Forget speed, this device can detect alcohol in moving cars
Breath alcohol testers or breathalysers that traffic police use to check your bubbly quotient when you drive can soon be things of the past. No, don`t feel excited yet.
New York: Breath alcohol testers or breathalysers that traffic police use to check your bubbly quotient when you drive can soon be things of the past. No, don`t feel excited yet.
A laser device that can detect alcohol in moving cars has been developed. It `senses` the presence of alcohol vapour in cars and alerts the cops waiting at the next corner to nab you.
"We have demonstrated how a laser device could be effectively used for detecting drunken drivers and, thereby, helping to reduce the number of accidents caused by drivers under the influence of alcohol," said Marco Gianinetto from Politecnico di Milano (Polytechnic University of Milan), Italy.
A similar technology may be developed in the future to detect different chemical compounds, enabling the detection of drivers under the influence of other intoxicants, he added.
The use of the device is simple.
The laser system is set up on the side of the road to monitor each car that passes by.
If alcohol vapours are detected in the car, a message with a photo of the car including its number plate is sent to a police officer waiting down the road.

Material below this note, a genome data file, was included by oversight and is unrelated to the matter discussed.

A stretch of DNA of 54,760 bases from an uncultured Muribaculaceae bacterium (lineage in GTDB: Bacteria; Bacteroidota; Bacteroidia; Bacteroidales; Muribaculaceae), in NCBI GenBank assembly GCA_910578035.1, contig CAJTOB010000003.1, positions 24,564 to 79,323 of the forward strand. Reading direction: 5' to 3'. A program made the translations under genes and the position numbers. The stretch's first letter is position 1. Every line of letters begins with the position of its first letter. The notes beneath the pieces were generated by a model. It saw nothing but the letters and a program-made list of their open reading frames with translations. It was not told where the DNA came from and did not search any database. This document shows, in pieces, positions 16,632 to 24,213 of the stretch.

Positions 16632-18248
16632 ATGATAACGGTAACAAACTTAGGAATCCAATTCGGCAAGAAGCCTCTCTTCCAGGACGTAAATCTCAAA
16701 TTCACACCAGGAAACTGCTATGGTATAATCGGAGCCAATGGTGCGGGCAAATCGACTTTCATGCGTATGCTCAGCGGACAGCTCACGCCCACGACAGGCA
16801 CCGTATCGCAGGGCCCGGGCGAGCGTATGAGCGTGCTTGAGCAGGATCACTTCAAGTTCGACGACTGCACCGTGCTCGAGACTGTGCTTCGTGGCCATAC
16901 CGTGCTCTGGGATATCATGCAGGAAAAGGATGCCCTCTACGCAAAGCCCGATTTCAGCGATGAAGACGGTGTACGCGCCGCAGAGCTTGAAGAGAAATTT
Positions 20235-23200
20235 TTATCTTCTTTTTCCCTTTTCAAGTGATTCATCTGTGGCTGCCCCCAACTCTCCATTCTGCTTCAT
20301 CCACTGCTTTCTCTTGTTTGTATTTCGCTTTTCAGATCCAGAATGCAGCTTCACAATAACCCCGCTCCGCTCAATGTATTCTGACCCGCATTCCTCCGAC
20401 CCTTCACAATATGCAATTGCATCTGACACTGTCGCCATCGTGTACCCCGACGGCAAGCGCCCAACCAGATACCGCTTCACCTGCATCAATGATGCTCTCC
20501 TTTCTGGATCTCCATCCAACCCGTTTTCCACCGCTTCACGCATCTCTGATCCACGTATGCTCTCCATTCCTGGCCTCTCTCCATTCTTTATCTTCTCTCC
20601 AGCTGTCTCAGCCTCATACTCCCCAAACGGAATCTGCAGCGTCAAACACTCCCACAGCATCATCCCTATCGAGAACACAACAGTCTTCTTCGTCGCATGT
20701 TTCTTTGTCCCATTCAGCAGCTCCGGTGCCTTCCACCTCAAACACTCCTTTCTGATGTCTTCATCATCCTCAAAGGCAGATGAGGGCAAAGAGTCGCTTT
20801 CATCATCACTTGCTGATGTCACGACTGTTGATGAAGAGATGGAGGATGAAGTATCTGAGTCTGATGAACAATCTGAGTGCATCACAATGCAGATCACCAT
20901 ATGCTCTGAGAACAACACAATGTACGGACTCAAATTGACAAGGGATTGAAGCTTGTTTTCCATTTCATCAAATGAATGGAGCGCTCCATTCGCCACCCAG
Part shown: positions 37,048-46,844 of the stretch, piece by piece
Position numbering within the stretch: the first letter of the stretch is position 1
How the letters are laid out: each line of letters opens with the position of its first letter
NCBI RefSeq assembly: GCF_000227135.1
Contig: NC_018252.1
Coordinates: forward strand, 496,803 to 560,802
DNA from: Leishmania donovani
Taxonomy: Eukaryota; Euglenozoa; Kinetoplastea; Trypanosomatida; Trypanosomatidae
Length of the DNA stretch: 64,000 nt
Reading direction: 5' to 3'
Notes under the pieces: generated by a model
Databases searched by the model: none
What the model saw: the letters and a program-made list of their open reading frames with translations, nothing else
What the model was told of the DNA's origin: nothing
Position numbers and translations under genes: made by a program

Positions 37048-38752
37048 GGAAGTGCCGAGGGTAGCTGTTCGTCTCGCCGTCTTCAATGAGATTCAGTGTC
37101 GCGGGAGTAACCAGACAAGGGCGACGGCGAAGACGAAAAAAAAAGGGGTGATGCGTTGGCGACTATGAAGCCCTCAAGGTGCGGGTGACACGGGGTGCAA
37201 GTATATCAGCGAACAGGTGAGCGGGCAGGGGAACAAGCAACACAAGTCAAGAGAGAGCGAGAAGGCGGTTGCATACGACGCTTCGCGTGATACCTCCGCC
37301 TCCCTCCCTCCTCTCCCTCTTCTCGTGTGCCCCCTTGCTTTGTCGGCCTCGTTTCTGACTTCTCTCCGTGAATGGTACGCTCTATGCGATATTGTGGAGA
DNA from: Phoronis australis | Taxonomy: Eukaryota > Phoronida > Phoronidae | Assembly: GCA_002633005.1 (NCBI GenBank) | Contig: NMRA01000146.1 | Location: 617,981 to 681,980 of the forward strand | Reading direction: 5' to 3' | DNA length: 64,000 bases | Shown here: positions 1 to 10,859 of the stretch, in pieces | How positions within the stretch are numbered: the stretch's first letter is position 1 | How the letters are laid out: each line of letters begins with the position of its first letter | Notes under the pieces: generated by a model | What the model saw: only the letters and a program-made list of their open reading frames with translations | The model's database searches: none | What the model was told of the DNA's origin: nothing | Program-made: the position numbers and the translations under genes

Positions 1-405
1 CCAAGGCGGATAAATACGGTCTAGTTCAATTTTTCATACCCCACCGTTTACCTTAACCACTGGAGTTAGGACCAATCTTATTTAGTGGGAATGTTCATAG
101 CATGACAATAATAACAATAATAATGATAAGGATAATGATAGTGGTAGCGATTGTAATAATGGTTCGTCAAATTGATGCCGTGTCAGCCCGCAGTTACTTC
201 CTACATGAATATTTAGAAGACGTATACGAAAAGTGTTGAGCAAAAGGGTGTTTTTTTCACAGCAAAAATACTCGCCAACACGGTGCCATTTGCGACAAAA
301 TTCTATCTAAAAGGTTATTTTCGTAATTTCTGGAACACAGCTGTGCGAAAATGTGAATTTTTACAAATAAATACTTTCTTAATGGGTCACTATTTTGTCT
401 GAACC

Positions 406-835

Then, the police officer stops the car and checks for signs of alcohol using conventional tests.
"The device would also identify cars where the driver is sober but the passengers are not, or if there is spilled alcohol in the car," said Jaroslaw Mlynczak from Military University of Technology in Warsaw, Poland.
"The device will surely decrease the number of cars that have to be checked by police and, at the same time, will increase efficacy of stopping drunken drivers," he added.
The device can detect the presence of alcohol vapours at concentrations of 0.1 percent and greater.
There seems to be some countermeasures such as driving with windows open that can be applied by drivers to deceive the system.
"However, such situations are very easily detected by the system that sends this information to police indicating that the car should be checked," the authors wrote.